Systems thinking is an approach to solving complex problems that seeks to understand the system as a whole, recognizing patterns and considering connections.
Systems thinking recognizes that complex systems are made up of not just parts, but also of interactions and rules. These rules are important decisions that guide the behavior of the system.
Systems thinking also recognizes relationships between parts and that relationships between parts influence each other.
A systems thinking approach focuses on a system’s properties, such as its relationship to other elements in the system, and the relationships among these elements and behavior of the system as a whole.
An excellent reference on Systems Thinking is the book 'The Fifth Discipline' by Peter Senge. In it, Peter describes 11 laws:
- Today’s problems come from yesterday’s ‘solutions.’
- The harder you push, the harder the system pushes back.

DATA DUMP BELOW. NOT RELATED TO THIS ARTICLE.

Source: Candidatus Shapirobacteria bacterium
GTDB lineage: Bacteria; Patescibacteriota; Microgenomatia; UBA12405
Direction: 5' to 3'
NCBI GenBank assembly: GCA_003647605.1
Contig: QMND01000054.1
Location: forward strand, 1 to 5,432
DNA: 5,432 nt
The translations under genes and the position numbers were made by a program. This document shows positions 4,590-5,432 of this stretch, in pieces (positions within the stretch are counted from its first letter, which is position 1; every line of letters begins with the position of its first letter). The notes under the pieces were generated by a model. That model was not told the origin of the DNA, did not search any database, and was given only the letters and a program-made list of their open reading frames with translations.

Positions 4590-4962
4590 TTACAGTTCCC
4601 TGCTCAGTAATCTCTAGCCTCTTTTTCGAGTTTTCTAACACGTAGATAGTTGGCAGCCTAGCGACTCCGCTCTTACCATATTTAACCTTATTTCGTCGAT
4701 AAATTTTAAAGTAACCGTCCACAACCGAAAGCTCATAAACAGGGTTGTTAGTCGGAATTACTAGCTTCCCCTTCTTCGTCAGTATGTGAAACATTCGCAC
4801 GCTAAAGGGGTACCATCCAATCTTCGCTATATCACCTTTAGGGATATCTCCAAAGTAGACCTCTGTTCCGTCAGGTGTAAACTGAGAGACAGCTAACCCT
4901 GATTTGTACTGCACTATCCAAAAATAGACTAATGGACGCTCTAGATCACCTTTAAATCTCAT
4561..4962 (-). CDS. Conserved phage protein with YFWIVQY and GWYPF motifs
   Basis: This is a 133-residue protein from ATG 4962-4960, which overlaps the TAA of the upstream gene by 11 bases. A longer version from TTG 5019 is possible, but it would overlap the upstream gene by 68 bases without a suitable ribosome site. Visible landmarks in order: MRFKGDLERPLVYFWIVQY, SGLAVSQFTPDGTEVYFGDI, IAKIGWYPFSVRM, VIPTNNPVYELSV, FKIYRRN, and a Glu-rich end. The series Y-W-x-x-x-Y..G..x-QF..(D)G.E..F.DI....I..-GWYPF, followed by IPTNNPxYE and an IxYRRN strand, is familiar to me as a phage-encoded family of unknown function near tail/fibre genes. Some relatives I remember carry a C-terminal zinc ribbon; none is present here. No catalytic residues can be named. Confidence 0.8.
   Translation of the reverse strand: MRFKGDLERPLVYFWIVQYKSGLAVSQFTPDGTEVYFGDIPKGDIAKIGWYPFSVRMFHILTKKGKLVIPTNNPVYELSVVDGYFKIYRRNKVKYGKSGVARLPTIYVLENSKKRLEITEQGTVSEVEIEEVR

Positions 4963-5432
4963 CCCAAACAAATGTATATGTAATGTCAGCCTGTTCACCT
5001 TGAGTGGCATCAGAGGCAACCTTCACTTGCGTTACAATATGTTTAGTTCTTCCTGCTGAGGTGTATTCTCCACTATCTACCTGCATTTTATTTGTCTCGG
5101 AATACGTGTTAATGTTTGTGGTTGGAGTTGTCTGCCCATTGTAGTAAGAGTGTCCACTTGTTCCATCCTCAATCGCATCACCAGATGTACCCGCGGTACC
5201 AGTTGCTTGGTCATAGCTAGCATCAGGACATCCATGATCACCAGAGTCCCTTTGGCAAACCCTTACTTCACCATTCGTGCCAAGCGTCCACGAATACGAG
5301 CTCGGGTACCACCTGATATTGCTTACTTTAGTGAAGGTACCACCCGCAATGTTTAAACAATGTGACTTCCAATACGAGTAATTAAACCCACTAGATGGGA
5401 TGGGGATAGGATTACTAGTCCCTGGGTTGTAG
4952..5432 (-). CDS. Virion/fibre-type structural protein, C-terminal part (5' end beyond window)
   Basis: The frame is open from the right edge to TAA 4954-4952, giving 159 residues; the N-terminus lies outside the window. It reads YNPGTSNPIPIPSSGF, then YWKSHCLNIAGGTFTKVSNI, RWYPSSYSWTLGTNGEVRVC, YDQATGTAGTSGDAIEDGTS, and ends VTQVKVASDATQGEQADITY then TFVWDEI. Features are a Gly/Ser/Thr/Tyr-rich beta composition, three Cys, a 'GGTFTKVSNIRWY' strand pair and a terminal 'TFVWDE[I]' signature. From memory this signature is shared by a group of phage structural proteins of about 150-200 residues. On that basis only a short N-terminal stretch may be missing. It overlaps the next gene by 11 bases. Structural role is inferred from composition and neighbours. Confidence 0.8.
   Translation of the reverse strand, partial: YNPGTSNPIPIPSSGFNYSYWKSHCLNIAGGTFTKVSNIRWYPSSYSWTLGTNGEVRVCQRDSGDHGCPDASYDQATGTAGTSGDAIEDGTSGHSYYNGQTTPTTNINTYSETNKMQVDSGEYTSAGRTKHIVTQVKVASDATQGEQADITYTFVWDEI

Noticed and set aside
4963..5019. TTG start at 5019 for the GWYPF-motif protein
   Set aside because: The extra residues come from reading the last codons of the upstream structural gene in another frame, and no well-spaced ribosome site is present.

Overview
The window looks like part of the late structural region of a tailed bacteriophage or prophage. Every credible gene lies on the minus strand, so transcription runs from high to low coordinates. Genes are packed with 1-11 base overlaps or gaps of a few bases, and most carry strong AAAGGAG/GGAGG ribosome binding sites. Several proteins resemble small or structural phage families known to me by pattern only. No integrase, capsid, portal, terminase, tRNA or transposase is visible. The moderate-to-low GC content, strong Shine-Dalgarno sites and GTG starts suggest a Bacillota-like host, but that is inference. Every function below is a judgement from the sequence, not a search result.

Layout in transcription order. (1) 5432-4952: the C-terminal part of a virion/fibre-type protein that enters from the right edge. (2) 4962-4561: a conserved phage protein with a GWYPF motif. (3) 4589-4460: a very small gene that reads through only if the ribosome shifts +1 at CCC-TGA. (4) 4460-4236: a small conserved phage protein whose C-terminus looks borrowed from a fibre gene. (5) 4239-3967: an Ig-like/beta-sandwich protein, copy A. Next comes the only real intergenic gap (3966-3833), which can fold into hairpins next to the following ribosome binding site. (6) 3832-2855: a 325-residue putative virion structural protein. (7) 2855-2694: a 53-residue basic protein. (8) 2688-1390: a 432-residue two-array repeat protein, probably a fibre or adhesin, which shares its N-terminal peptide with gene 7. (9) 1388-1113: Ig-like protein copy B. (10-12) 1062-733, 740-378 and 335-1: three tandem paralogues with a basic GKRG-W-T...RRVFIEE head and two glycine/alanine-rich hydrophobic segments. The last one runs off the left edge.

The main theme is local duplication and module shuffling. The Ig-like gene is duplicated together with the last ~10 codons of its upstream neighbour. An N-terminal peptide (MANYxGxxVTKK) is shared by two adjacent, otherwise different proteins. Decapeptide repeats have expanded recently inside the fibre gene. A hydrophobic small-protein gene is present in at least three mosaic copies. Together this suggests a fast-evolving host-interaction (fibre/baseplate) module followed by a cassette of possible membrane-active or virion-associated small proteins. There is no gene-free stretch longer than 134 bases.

- Behavior will grow worse before it grows better.
- The easy way out usually leads back in.
- The cure can be worse than the disease.
- Faster is slower.
- Cause and effect are not closely related in time and space.
- Small changes can produce big results…but the areas of highest leverage are often the least obvious.
- You can have your cake and eat it too—but not all at once.
- Dividing an elephant in half does not produce two small elephants.
- There is no blame.
Developing Systems Thinking improves the ability of leaders, coaches, Product Owners and Scrum Masters to holistically solve the problems at hand, rather than solving the symptoms.